Reviews of Ellis Paul Essentials

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Reviews of Ellis Paul Essentials

Postby KarenZ » Thu Oct 26, 2006 8:50 am

Folks,

If you find any online (or other) reviews of Ellis Paul Essentials please post them in this thread.

KarenZ
Last edited by KarenZ on Wed Jan 03, 2007 9:15 am, edited 1 time in total.
"Some people are born to make great art and others are born to appreciate it. It is a kind of talent in itself, to be an audience, whether you are the spectator in the gallery or you are listening to the voice of the world's greatest soprano. Not everyone can be the artist. There have to be those who witness the art, who love and appreciate what they have been privileged to see." -- Ann Patchett in Bel Canto.

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Postby KarenZ » Thu Oct 26, 2006 8:54 am

Folks,

Arthur Wood, Folkwax contributing author, has written this review of Ellis Paul Essentials. I really like Arthur. ;)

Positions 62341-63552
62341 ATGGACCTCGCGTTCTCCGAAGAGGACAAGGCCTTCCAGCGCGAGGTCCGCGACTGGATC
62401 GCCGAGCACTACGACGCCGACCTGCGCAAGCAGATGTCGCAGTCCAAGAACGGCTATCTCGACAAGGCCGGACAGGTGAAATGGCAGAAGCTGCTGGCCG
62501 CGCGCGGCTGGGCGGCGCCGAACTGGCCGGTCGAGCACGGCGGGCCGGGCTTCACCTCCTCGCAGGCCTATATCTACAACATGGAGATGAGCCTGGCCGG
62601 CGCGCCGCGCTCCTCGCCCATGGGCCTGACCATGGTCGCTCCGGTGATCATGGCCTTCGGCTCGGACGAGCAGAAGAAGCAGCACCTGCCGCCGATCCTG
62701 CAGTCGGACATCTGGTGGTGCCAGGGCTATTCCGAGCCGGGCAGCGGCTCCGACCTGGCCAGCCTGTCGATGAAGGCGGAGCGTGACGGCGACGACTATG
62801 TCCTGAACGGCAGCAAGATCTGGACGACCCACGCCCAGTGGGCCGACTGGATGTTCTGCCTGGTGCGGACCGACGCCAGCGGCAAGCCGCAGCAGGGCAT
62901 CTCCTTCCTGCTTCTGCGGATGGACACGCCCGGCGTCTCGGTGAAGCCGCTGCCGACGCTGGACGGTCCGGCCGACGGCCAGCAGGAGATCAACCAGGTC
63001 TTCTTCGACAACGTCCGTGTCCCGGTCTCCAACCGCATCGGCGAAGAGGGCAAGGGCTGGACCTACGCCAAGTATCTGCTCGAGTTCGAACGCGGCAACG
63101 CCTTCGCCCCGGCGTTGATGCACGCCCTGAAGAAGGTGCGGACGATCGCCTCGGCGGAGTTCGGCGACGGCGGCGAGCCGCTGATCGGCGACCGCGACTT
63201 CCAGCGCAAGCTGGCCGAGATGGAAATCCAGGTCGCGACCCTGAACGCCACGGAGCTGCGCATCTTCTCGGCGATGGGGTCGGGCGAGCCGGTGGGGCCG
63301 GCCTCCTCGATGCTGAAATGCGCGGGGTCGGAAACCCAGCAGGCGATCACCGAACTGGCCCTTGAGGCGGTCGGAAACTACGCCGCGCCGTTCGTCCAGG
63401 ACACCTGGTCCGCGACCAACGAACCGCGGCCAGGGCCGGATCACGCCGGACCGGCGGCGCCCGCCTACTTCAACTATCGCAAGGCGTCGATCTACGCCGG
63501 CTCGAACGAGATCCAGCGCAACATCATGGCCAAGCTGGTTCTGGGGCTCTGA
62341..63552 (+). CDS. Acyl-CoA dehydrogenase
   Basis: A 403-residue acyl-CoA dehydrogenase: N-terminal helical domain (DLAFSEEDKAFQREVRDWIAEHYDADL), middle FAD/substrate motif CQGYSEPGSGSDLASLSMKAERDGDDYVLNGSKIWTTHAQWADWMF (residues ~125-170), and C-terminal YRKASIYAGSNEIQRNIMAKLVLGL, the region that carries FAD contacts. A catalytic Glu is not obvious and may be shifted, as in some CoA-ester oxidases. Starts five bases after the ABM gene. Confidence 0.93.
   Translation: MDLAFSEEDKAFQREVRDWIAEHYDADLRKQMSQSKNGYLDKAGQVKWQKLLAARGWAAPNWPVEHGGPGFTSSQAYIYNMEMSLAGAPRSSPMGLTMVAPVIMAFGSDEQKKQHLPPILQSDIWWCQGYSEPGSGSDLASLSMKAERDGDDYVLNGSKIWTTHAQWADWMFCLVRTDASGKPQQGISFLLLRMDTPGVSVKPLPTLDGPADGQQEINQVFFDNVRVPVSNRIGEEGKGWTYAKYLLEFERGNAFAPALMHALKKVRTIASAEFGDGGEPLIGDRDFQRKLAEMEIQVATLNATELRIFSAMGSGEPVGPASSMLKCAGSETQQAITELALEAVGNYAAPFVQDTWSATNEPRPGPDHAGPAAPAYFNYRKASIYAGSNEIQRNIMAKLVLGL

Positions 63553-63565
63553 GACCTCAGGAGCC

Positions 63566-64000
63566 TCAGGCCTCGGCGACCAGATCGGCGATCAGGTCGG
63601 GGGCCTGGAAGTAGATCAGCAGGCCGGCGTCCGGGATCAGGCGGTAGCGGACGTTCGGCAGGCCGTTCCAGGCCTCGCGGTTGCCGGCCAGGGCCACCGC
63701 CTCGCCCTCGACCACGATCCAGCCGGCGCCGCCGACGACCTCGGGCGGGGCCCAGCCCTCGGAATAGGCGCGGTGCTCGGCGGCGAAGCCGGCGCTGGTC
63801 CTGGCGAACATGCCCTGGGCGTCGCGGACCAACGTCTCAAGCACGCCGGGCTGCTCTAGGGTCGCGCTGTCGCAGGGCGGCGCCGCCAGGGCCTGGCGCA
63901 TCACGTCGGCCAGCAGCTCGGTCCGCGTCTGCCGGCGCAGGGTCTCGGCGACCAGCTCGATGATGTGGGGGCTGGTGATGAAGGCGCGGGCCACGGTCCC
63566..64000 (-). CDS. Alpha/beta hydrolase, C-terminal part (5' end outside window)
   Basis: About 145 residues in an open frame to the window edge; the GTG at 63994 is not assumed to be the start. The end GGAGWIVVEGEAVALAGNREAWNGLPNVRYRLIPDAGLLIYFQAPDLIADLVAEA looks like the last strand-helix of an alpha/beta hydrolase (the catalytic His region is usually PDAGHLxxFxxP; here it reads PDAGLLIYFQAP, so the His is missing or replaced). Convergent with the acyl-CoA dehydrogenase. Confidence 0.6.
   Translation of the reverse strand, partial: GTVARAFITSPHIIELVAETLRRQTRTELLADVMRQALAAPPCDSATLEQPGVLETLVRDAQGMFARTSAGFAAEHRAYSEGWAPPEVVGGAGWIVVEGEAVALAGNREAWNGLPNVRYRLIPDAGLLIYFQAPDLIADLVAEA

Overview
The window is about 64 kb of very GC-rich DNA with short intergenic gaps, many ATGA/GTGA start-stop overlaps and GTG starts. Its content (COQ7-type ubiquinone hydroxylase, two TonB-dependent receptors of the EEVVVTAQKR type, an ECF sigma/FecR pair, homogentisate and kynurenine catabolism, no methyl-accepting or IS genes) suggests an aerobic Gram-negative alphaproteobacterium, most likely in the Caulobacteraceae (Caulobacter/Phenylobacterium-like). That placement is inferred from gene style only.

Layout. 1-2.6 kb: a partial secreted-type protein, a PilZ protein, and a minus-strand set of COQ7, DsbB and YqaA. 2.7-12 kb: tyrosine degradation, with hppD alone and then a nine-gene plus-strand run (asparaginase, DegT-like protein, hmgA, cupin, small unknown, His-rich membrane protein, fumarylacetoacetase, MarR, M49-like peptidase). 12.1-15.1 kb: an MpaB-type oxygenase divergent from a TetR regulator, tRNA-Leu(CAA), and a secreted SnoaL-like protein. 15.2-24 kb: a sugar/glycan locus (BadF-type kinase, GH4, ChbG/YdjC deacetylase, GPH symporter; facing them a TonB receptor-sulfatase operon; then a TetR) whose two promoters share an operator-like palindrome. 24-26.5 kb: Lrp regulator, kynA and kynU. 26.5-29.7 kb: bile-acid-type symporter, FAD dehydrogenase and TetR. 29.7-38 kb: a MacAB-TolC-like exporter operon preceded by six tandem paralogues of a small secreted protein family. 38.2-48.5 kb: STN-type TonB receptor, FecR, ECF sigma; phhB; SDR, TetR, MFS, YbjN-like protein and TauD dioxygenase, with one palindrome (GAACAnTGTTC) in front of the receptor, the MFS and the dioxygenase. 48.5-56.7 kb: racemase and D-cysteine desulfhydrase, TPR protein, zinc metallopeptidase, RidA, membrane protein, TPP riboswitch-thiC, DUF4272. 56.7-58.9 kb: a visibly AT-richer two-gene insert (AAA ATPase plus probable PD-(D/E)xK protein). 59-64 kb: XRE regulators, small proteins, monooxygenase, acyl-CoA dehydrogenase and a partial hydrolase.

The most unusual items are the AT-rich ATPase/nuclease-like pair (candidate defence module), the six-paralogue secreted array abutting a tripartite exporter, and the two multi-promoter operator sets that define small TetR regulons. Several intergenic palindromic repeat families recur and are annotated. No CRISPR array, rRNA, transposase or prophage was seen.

A Stunning Place, (10/26/06)

In a recording career spanning some eighteen years, Essentials apart, Ellis Paul has released a dozen albums. Within the foregoing total are two live recordings, the most recent being the limited edition Live At Club Passim, New Year's Eve 2005, plus there was that early 21st century collection of cover songs compiled with his musical partner in crime Vance Gilbert. In the process of releasing those albums, Ellis Paul has placed a tad over one hundred of his own compositions in the public domain. Essentials, a two-CD career retrospective, features thirty-one of the latter, albeit that two are previously unheard, plus there's one cover song, fittingly, Mark Erelli's "The Only Way." When Erelli first burst on the scene in the late 1990s he was compared to Paul, but via a handful of stunning solo releases Mark has proved he is a totally unique contributor to the contemporary Folk process. Paul's cover of "The Only Way" is the most intelligent post-9/11 assessment of how to move forward that I've heard. It first appeared on Side Of The Road, the Ellis/Vance collaboration. It's also a truly inspired selection.